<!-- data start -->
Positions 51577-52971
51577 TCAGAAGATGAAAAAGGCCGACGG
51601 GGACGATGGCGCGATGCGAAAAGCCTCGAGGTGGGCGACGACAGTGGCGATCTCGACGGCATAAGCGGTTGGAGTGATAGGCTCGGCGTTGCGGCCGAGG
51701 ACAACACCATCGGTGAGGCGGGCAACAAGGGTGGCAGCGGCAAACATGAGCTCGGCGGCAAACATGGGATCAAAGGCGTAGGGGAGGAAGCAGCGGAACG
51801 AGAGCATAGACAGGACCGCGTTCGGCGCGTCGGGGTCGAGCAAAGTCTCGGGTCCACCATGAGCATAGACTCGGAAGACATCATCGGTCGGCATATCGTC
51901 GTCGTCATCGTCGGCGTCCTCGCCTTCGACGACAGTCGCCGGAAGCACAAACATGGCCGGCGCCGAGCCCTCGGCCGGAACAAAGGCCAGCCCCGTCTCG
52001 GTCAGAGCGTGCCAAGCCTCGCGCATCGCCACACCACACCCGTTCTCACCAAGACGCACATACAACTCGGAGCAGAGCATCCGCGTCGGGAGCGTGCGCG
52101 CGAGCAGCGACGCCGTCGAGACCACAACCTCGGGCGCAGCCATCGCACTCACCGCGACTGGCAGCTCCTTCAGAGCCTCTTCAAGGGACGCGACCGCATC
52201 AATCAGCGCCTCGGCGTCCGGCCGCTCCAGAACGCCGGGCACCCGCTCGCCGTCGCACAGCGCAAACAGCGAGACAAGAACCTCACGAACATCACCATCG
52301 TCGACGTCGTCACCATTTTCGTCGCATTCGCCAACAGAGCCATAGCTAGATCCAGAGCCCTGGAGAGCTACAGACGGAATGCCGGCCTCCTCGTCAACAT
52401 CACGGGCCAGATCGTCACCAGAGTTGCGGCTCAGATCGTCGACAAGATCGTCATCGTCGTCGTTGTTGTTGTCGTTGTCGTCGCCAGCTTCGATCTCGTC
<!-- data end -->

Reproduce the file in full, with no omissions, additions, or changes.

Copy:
Positions 51577-52971
51577 TCAGAAGATGAAAAAGGCCGACGG
51601 GGACGATGGCGCGATGCGAAAAGCCTCGAGGTGGGCGACGACAGTGGCGATCTCGACGGCATAAGCGGTTGGAGTGATAGGCTCGGCGTTGCGGCCGAGG
51701 ACAACACCATCGGTGAGGCGGGCAACAAGGGTGGCAGCGGCAAACATGAGCTCGGCGGCAAACATGGGATCAAAGGCGTAGGGGAGGAAGCAGCGGAACG
51801 AGAGCATAGACAGGACCGCGTTCGGCGCGTCGGGGTCGAGCAAAGTCTCGGGTCCACCATGAGCATAGACTCGGAAGACATCATCGGTCGGCATATCGTC
51901 GTCGTCATCGTCGGCGTCCTCGCCTTCGACGACAGTCGCCGGAAGCACAAACATGGCCGGCGCCGAGCCCTCGGCCGGAACAAAGGCCAGCCCCGTCTCG
52001 GTCAGAGCGTGCCAAGCCTCGCGCATCGCCACACCACACCCGTTCTCACCAAGACGCACATACAACTCGGAGCAGAGCATCCGCGTCGGGAGCGTGCGCG
52101 CGAGCAGCGACGCCGTCGAGACCACAACCTCGGGCGCAGCCATCGCACTCACCGCGACTGGCAGCTCCTTCAGAGCCTCTTCAAGGGACGCGACCGCATC
52201 AATCAGCGCCTCGGCGTCCGGCCGCTCCAGAACGCCGGGCACCCGCTCGCCGTCGCACAGCGCAAACAGCGAGACAAGAACCTCACGAACATCACCATCG
52301 TCGACGTCGTCACCATTTTCGTCGCATTCGCCAACAGAGCCATAGCTAGATCCAGAGCCCTGGAGAGCTACAGACGGAATGCCGGCCTCCTCGTCAACAT
52401 CACGGGCCAGATCGTCACCAGAGTTGCGGCTCAGATCGTCGACAAGATCGTCATCGTCGTCGTTGTTGTTGTCGTTGTCGTCGCCAGCTTCGATCTCGTC